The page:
Publication: Research - peer-review › Journal article – Annual report year: 2010
Exposing Pseudomonas aeruginosa biofilm grown on the inner surface of Teflon and silicone tubes to UVC light (265 nm) from light emitting diodes (LED) has previously been shown to substantially reduce biofilm growth. Smaller UVC fluencies were required to disinfect Teflon tubes compared to silicone tubes. Light propagation enhancement in tubes can be obtained if the refractive index of the intra-luminal saline solution is higher than that of the polymer. This condition is achieved by using Teflon tubes with a low refractive index (1.34) instead of the polymers with a high refractive index (1.40-1.50) normally used for tubing in catheter production. Determining whether or not UVC light exposure can disinfect and maintain the intra-luminal number of colony forming units (CFUs) at an exceedingly low level and thus avoid the growth and establishment of biofilm is of interest. The use of UVC diodes is demonstrated to be a preventative disinfection treatment on tubes made of Teflon, which enhances the UVC light propagation, and on tubes made of a softer material, ethylene vinyl acetate (EVA), which is suitable for catheters but much less suitable for UVC light propagation. Simulating an aseptic breach (∼103-104 CFU ml-1), the UVC disinfection set-up was demonstrated using tubes contaminated with planktonic P. aeruginosa. After the tubes (10-20 cm) were inoculated with the bacterial solution for 3 h, they were emptied and filled with saline solutions (0.9-20%). Next UVC fluencies (0-21 mJ cm-2) were applied to the tubes 3 h after inoculation. Colony counts were carried out on liquid samples drawn from the tubes the first day after UVC treatment and liquid and surface samples were collected and analyzed 3-4 days later. A fluence of approximately 1.0 mJ cm-2 was noted as being sufficient for no growth for a period of 3-4 days for the Teflon tubes. Determining the fluence threshold for the EVA tubes was not possible. Almost all of the UVC-treated EVA tubes were disinfected simply by filling the tubes with a saline solution. Direct UVC treatment of the contaminated EVA tubes revealed, however, that a fluence of 21 mJ cm-2 killed the bacteria present in the tubes and kept them disinfected for a period of 3-4 days.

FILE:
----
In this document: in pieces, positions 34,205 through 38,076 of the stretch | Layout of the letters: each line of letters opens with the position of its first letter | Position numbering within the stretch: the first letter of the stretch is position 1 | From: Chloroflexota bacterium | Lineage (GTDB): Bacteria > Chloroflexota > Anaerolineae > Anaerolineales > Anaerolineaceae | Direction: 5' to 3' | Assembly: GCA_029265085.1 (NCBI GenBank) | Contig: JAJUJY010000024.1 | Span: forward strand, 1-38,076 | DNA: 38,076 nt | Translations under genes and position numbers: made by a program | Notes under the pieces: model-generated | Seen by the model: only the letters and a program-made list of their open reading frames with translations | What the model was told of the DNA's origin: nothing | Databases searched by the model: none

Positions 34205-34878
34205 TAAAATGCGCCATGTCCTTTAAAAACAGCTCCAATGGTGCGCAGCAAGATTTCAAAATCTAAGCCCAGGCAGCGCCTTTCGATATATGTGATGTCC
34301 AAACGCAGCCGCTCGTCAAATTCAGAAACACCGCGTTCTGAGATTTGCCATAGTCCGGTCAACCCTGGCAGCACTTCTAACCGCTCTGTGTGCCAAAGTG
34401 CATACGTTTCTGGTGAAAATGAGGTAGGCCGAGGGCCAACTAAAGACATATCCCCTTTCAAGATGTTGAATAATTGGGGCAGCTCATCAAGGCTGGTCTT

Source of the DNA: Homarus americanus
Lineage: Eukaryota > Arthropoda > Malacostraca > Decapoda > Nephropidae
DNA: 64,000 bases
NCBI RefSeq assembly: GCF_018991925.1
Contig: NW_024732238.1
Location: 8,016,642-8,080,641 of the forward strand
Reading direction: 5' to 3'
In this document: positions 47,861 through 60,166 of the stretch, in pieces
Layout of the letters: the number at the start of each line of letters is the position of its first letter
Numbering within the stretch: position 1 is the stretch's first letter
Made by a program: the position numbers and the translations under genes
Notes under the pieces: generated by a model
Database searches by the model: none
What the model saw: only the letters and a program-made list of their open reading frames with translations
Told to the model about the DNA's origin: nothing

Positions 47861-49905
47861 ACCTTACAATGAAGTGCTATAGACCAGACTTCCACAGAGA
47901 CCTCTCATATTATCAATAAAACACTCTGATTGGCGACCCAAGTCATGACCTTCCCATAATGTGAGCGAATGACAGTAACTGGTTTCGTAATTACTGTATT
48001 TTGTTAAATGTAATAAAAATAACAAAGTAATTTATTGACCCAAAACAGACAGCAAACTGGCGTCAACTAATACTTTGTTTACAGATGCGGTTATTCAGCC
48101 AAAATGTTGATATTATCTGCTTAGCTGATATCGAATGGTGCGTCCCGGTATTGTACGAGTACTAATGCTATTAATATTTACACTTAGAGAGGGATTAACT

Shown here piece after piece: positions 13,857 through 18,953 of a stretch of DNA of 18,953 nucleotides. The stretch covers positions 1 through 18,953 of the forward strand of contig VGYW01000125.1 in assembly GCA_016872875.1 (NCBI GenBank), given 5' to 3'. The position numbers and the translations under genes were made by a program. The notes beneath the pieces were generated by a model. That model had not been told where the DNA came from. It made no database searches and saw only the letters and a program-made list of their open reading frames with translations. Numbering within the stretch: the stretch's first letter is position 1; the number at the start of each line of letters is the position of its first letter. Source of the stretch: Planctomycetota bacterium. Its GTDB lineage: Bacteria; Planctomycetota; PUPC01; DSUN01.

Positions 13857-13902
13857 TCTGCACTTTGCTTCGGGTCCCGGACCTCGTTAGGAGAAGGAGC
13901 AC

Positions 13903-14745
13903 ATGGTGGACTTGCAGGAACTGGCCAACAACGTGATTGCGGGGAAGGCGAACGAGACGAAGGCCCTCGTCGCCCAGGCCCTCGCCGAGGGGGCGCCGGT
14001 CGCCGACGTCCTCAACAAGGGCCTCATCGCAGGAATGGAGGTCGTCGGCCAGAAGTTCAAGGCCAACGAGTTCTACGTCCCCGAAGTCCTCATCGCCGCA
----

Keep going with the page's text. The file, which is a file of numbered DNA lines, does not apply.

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- Fluoroethylene propylene, Ethylene vinyl acetate, Disinfection, Catheter bacteremia, Liquid light guide, Catheter lumen, Tubes, Sterilization, Light emitting diodes, UV transmittance in tubes, Teflon, Biofilm, UVC, Catheters, Catheter sepsis, Pseudomonas aeruginosa, Refractive index, Sodium chloride
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